Monday, 03 February 2020 08:46

Nelson’s prospects rise on new dam’s development

Written by  Tim Fulton
Waimea Irrigators Ltd chairman Murray King. Waimea Irrigators Ltd chairman Murray King.

Horticulture is set to grow in Nelson as the clock ticks down on a long-awaited dam in Lee Valley.

The Waimea Community Dam, due to be commissioned in February 2022, will release stored water from the headwaters of Lee River to the Waimea Plains. It’s set to be a boon for pipfruit, which already generates high returns from a scarce supply of flat land in the region.

Waimea Irrigators Ltd (WIL) chairman, Murray King, is one of just two dairy farmers in the planned irrigation zone. 

Together the farmers run less than 800 cows and King said livestock’s shrinking footprint on the plains was a natural migration of land use.

“Pastoral won’t foot it; you just won’t be able to sustain it,” he told Hort News. “There used to be significantly more livestock in the area and all that’s happened is that as land has become more valuable, people have moved into higher and better uses.”

King said the scheme was looking at ways to possibly expand irrigation outside the existing “zone of benefit” but there was not a huge amount of vacant land available.

Water shares were currently valued at about $6300 each – up $1300 on the original value of $5500. That’s an increase of about 15% on original values and water users will also have to pay annual charges of just over $600/ha per year.

The Superannuation Fund recently bought 111 shares from one of Nelson’s largest pipfruit businesses, Easton Apples.

“The important thing to remember here is that (Super Fund) bought an orchard with access to reliable water, that’s what it comes down to,” King said.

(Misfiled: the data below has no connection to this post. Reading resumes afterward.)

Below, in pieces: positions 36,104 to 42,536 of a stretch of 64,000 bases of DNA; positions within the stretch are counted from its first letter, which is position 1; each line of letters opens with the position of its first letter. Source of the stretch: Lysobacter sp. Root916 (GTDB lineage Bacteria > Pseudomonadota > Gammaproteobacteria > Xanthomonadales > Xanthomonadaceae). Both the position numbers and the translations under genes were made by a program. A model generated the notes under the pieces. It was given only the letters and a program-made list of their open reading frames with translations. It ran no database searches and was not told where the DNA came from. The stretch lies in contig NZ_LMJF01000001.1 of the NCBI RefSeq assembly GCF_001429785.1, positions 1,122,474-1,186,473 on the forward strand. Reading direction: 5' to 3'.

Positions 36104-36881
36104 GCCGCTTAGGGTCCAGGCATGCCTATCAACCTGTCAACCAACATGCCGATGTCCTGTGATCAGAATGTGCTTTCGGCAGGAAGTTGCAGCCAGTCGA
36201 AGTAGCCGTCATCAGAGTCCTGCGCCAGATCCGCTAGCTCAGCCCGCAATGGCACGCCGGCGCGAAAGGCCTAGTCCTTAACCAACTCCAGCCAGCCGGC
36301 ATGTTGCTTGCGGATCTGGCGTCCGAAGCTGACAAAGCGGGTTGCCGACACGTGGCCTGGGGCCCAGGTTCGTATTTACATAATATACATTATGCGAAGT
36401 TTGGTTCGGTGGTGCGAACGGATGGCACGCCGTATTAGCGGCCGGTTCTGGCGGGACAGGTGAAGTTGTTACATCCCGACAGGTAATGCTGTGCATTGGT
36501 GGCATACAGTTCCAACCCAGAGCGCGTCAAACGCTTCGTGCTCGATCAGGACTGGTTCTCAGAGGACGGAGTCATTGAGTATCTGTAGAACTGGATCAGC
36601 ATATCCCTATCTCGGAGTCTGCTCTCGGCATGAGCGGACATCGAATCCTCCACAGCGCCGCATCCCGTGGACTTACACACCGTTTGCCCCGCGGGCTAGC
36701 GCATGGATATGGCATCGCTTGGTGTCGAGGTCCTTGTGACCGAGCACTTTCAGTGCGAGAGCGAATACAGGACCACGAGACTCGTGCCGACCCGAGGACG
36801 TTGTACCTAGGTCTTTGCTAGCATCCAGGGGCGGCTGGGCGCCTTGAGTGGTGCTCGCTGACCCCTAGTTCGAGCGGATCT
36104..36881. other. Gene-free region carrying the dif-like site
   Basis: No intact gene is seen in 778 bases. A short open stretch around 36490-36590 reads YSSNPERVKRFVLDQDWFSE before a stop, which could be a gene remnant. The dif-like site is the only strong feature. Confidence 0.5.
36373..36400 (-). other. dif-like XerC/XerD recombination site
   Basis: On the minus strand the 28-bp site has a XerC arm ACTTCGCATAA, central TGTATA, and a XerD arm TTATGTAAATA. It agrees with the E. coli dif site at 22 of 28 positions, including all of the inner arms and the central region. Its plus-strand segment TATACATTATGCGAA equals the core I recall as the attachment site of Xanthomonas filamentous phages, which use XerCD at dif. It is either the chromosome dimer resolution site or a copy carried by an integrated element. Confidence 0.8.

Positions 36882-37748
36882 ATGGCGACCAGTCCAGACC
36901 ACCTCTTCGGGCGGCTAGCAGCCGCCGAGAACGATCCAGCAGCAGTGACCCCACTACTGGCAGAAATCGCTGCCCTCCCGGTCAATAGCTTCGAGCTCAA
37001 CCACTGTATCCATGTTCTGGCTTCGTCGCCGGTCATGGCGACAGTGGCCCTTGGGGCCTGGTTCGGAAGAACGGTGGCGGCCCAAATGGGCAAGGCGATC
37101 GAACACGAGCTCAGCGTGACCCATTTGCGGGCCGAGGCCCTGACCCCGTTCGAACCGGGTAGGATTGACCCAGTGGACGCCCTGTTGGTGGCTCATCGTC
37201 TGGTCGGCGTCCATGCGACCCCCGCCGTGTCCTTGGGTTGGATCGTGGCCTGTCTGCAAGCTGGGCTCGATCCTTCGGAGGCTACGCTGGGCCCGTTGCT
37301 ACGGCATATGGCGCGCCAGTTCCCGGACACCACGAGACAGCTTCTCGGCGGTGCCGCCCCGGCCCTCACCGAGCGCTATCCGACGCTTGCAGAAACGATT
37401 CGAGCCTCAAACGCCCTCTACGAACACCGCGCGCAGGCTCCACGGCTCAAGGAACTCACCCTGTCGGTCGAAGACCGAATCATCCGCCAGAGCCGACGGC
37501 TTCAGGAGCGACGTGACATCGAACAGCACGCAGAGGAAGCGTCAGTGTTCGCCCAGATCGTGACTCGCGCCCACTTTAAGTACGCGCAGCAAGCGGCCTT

Easton Apples was part of a group of 14 agricultural businesses, Century Water Ltd, which 18 months ago committed $11.5m to keep WIL afloat, just when it seemed the proposed dam would be sunk by cost increases and a lack of support from Tasman District Council.

King predicted Super Fund investment would attract more interest in horticulture in the region, even if there was little land left for development.

 “They do a significant amount of due diligence and they’re very thorough in their decisions – and at the end of the day they’re protecting other people’s money so they won’t be making rash investments.”

Only half of the amount of water stored in the scheme will go to irrigation. The balance would go toward urban supply and environmental projects “for the benefit of the river and ecosystem.”

The scheme was designed to maintain minimum flows in the river, in much the same way that Opuha Dam did in South Canterbury. About 30% of the stored water was for the benefit of the environment and for recreation, King said.

The scheme’s two major partners, Waimea Irrigators Ltd and Tasman District Council, will oversee the running of the dam company, Waimea Water. 

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